Doc McStuffins, Geena Davis (inset)
Once upon a time, Oscar winner and feminist supreme Geena Davis was unhappy with the gender inequality in preschool programming — so unhappy that she established the Geena Davis Institute on Gender in Media, an organization that works within the entertainment industry to improve gender balance and reduce female stereotyping. So how come she's playing a Disney princess? Because this one kicks butt! On July 11, Davis will voice the role of Peri, an adventurous princess doll, on the Disney Channel hit Doc McStuffins (9:30 a.m./8:30c).
"Peri is a wonderful and nontraditional princess who is trapped in a tower but rescues herself," says Davis. "There is a knight doll trying to save her and they end up having a contest to see who can do knightly things better — and finally he has to concede that princesses can do anything knights can do."
Check out this exclusive TV Guide Magazine preview of Princess Peri in action:
Doc McStuffins, about a little African-American girl who wants to become a doctor, is a "game-changer," notes Davis, who has taken her equality message to all the networks and studios. "Disney," she says, "has been by far the most interested and responsive." The actress was especially impressed by a twist in the studio's recent blockbuster Maleficent. "True love's kiss does not come from a prince," Davis says. "And that's very cool."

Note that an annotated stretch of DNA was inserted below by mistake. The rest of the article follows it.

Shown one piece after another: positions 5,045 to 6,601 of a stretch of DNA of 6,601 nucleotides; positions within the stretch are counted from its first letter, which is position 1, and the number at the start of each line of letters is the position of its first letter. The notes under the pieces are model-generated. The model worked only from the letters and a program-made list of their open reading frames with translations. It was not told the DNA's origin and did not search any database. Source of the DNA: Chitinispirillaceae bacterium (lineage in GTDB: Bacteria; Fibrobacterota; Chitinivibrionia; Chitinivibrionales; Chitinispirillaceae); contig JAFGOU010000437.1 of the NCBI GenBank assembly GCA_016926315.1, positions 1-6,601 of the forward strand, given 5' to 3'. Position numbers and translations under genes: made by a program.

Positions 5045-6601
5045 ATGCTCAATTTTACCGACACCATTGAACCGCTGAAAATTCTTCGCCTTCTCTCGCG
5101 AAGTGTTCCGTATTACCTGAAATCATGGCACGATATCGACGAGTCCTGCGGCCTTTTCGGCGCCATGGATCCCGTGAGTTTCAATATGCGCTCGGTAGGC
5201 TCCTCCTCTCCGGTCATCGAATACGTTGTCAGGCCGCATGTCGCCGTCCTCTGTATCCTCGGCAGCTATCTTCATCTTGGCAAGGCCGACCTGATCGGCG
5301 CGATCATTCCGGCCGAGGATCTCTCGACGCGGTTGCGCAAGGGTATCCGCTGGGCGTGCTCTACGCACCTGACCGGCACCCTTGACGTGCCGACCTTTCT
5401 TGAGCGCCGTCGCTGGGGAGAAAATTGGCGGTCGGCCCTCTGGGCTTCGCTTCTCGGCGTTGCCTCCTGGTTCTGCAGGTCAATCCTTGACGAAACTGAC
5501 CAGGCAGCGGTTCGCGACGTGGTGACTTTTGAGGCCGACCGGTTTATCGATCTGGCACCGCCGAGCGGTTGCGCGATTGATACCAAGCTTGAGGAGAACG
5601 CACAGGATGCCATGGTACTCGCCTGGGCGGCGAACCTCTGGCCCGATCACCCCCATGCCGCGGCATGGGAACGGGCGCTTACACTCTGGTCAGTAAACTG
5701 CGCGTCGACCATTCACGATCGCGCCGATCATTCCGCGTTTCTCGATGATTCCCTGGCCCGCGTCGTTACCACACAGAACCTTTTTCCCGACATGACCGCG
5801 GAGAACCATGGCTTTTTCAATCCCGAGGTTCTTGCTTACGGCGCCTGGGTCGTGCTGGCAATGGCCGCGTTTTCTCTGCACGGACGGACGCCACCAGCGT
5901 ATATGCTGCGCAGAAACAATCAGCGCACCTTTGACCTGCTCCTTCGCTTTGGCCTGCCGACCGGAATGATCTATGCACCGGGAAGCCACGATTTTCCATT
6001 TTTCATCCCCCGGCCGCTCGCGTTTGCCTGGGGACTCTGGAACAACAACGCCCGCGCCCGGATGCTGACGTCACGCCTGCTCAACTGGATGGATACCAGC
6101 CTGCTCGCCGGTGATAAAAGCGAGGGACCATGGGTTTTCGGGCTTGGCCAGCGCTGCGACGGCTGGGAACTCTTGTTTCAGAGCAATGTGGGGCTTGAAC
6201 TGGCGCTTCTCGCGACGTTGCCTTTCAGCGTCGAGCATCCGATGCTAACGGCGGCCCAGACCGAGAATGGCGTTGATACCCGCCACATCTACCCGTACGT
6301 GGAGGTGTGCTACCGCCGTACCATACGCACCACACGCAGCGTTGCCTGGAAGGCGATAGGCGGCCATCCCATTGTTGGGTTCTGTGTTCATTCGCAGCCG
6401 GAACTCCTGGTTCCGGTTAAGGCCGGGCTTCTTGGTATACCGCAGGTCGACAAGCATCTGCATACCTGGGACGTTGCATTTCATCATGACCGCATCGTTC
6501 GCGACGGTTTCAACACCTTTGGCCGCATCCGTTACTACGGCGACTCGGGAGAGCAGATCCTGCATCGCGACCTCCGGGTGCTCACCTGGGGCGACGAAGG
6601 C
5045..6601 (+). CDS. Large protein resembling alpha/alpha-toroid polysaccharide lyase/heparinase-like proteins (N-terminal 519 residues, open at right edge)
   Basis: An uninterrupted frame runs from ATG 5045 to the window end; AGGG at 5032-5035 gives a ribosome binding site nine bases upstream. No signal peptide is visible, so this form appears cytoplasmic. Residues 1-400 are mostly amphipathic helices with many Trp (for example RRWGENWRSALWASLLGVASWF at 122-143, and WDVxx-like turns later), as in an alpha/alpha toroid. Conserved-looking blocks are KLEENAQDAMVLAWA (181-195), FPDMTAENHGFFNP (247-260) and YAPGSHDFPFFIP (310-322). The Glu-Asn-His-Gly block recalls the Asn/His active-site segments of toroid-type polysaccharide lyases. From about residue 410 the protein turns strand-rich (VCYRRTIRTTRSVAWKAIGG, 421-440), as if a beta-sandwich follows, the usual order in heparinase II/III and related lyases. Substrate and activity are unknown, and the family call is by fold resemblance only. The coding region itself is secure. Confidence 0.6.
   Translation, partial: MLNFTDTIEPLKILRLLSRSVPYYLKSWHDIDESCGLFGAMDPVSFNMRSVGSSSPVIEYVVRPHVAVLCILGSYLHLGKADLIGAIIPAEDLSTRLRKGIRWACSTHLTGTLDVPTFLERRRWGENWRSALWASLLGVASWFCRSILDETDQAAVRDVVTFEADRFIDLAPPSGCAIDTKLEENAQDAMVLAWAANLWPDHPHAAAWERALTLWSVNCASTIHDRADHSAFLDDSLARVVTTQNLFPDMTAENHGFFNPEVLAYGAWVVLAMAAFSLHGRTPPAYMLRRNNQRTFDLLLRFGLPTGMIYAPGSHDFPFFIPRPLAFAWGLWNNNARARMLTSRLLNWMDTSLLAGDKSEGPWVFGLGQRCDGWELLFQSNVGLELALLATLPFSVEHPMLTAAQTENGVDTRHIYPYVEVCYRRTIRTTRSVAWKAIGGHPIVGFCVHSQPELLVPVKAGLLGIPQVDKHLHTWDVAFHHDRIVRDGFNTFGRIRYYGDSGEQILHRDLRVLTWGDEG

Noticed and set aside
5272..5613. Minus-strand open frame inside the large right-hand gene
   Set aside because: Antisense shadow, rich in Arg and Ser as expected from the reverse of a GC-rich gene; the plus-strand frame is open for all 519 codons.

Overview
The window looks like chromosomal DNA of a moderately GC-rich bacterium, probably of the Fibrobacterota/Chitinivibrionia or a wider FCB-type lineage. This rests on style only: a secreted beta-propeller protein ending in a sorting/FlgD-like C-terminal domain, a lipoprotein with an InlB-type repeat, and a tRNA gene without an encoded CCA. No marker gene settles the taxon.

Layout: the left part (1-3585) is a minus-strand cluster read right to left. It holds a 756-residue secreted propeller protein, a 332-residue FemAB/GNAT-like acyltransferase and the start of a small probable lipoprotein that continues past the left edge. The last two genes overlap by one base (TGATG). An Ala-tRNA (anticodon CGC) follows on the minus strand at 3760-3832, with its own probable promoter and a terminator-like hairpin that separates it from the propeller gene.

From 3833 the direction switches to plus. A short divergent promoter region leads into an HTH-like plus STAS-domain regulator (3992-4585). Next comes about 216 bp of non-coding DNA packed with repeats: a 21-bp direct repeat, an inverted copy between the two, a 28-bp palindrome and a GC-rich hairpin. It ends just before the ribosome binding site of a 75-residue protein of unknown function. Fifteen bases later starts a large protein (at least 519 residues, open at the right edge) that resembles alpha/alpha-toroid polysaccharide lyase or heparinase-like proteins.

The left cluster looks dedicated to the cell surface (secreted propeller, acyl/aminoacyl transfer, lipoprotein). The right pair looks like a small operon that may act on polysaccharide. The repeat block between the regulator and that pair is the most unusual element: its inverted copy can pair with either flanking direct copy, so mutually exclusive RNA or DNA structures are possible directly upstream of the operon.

So, then, things are a lot better? Not really. "People in the entertainment industry will frequently tell me that gender inequality has been fixed, pointing to films like The Hunger Games and Bridesmaids and Frozen but the actual number of female characters on screen is not improving, despite the perception that it is," Davis says. "In fact, the numbers haven't changed at all in the last 20 years."
Even more shocking, this inequality also extends to crowd scenes. "Only17 percent of the characters in crowds are women — and that's the case in both live action and animation," Davis says. "It's a real shame that we've made it all the way to the 21st century yet we still teach our children that this is a world of imbalance and unfairness. We absolutely must fix this."
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